Furthermore, no research guidelines have been provided for public disclosure. This is no small issue, given that the Senate Finance Committee recently exposed the conflicts of interest of the top ten psychiatric researchers in the U.S. who had received millions of dollars in pharmaceutical funding. Where is the guarantee that the "entities" are not pharmaceutical front-men?
The legislation also allows for the "expansion and intensification of activities" into the research of Postpartum conditions and "evaluation of new treatments." This is a humdinger. Despite ever-increasing published data and clinical studies challenging the safety of antidepressants and other antipsychotic drugs, there is no guidance provided by lawmakers to mandate that the public be made aware of the avalanche of scientific data that not only questions the efficacy of the drugs available to mothers suffering from these conditions, but also warning of the dangers associated with currently available "treatments."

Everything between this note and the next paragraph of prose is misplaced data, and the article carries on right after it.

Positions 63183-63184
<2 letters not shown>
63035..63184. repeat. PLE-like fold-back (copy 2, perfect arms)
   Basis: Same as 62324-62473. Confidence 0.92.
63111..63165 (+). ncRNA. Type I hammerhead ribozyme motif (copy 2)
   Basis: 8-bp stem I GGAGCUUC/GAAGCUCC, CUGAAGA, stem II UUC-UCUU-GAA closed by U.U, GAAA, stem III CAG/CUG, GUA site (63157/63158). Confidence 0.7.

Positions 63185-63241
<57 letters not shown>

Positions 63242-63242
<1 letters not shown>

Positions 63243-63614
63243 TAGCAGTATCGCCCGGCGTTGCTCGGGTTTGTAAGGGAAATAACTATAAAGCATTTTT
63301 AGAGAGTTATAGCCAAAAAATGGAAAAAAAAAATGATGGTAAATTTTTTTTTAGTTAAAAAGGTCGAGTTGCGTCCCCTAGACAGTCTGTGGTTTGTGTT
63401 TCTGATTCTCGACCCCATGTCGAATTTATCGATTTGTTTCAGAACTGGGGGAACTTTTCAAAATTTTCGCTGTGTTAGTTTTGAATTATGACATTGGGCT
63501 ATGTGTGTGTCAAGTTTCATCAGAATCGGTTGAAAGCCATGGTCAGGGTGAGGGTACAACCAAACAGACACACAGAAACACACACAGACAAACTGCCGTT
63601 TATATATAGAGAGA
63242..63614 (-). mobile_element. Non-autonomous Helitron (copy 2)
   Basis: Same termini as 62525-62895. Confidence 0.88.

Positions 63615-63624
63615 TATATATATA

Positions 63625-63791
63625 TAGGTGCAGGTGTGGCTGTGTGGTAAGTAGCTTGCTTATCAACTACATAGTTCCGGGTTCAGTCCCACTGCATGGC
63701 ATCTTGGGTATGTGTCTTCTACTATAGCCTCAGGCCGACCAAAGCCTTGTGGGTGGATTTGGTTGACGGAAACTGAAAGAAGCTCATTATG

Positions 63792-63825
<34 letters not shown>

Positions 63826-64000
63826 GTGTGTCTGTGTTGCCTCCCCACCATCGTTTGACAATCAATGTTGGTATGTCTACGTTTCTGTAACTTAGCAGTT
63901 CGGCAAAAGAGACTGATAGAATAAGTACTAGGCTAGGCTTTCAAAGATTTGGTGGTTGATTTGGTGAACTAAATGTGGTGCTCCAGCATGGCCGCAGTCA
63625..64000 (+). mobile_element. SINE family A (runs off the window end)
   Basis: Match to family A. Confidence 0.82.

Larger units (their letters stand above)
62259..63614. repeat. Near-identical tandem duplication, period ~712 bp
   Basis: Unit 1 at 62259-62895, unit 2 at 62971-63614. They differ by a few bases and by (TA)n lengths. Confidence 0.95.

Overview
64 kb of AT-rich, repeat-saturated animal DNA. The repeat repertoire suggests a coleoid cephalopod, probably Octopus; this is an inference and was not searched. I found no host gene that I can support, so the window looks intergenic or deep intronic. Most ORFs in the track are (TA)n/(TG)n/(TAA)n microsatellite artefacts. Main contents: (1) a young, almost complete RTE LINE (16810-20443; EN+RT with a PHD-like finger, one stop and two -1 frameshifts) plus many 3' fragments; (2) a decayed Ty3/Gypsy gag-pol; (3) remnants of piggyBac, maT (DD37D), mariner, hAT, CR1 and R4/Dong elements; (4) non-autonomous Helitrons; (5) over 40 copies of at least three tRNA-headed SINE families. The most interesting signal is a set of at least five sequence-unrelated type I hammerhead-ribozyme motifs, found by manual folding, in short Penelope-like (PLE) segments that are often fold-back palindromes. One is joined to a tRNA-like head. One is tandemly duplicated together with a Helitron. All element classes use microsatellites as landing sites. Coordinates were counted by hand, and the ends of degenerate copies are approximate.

The section of the legislation dealing with expanding the research into the causes of Postpartum conditions is wholly void of any guidelines that insure the validity of the research conducted, and provides nothing in the way of public disclosure or peer-review of research before it is launched in education campaigns. In the real world, research is conducted and submitted for peer review. In this instance, it appears that Congress has learned nothing from the ongoing banking debacle and naively believes that the researchers will be on their best behavior – self-policing themselves. This is a dangerous omission in the legislation, especially since the Senate Finance Committee has exposed the serious conflicts of interest that exist between researchers and pharmaceutical companies.